Societal Factors Affecting the Creation of Legal Rules for Distribution of Property at Divorce

Family Law Quarterly, Vol. XXII, No. 2, Summer 1989

Emory Public Law Research Paper, Forthcoming

22 Pages Posted: 21 Aug 2012  

Martha Albertson Fineman

Emory University School of Law

Date Written: 1989

Abstract

The way that we as a society perceive marriage and the relationship between husband and wife profoundly affects the way that we select, develop, and apply rules governing property distribution at divorce. A consensus about what constitutes equity and justice is not easily attained.

Legal actors must develop and apply rules in a legal system where the long-standing recognition of dependency and need on the part of mothers and children within families is increasingly offset by the desire for symbolically compelling presentations of gender equality and independence. The law of property distribution at divorce has often become the crude instrument with which we attempt to both implement equality and address dependency and need. When the law is expected to do incompatible or contradictory things simultaneously, it is no wonder that the results are confusing.

This paper explores the factors involved in deciding distribution, categorizing them into the concepts of need and contribution, concluding that the present state of distribution rules leads to undesirable results. Because many cases do not fit neatly into one or the other of the competing concepts, in some situations women may be overbenefited while in others they will be undercompensated.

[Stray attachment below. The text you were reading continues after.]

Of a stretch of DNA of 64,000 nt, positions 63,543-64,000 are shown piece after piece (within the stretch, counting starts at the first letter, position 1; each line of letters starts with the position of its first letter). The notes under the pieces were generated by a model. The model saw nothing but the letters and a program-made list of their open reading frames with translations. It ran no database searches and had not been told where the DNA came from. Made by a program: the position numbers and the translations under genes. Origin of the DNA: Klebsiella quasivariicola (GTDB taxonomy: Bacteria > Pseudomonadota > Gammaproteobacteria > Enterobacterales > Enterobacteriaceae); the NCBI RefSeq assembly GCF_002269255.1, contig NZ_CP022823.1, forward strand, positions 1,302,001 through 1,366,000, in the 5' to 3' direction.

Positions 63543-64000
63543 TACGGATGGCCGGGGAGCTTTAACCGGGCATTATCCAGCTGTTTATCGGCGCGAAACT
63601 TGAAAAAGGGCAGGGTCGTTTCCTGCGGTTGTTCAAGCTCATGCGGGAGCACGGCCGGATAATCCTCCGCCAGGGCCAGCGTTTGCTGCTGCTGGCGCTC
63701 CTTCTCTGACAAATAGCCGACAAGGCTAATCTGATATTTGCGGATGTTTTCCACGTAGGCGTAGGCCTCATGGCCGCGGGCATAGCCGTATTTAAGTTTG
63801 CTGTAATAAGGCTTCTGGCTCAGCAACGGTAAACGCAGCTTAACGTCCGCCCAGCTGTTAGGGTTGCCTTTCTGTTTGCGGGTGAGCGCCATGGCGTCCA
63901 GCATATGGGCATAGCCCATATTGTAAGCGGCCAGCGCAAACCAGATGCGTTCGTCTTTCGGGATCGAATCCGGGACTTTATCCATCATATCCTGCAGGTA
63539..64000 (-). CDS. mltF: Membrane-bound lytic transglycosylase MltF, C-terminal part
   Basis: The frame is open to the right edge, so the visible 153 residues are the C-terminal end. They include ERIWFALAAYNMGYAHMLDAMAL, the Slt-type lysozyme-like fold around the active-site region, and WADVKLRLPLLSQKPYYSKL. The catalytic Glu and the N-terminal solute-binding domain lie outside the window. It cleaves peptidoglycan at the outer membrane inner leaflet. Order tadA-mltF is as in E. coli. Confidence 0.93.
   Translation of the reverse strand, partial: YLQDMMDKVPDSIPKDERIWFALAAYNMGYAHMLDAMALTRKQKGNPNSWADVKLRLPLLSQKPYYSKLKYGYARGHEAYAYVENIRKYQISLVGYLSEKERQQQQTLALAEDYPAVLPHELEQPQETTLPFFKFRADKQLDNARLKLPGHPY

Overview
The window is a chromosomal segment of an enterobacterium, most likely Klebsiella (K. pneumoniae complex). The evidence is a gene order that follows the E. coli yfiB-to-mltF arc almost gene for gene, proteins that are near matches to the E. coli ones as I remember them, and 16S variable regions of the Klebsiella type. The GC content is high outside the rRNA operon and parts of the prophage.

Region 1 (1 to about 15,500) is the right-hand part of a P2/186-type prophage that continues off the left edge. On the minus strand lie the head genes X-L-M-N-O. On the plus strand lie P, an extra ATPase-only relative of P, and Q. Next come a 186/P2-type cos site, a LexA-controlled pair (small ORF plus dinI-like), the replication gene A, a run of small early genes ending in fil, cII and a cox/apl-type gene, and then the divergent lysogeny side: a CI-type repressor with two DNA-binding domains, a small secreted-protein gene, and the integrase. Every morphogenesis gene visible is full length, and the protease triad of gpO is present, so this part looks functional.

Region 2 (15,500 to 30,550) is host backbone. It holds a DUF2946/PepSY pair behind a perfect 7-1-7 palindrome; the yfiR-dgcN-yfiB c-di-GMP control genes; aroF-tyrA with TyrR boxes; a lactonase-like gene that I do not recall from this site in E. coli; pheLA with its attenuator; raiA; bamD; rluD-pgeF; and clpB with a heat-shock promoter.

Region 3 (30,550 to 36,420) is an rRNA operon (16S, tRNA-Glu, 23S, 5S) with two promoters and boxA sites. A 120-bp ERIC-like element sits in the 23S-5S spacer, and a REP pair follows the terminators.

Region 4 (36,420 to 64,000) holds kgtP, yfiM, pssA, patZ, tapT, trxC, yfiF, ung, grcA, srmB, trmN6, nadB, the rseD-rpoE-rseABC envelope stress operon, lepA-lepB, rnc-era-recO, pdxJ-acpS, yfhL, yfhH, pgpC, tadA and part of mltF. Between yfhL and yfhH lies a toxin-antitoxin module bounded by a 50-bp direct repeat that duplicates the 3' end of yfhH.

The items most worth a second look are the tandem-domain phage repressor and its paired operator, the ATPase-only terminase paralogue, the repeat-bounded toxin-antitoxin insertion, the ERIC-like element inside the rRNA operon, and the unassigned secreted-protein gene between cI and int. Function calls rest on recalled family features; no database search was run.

Keywords: Equality, divorce, contribution, distribution, partnership, feminist legal theory, feminism, dependency, need

Suggested Citation

Fineman, Martha Albertson, Societal Factors Affecting the Creation of Legal Rules for Distribution of Property at Divorce (1989). Family Law Quarterly, Vol. XXII, No. 2, Summer 1989; Emory Public Law Research Paper, Forthcoming. Available at SSRN: https://ssrn.com/abstract=2132318

Martha Albertson Fineman (Contact Author)

Emory University School of Law ( email )

1301 Clifton Road
Atlanta, GA 30322
United States
404-712-2421 (Phone)

Paper statistics

Downloads
47
Abstract Views
689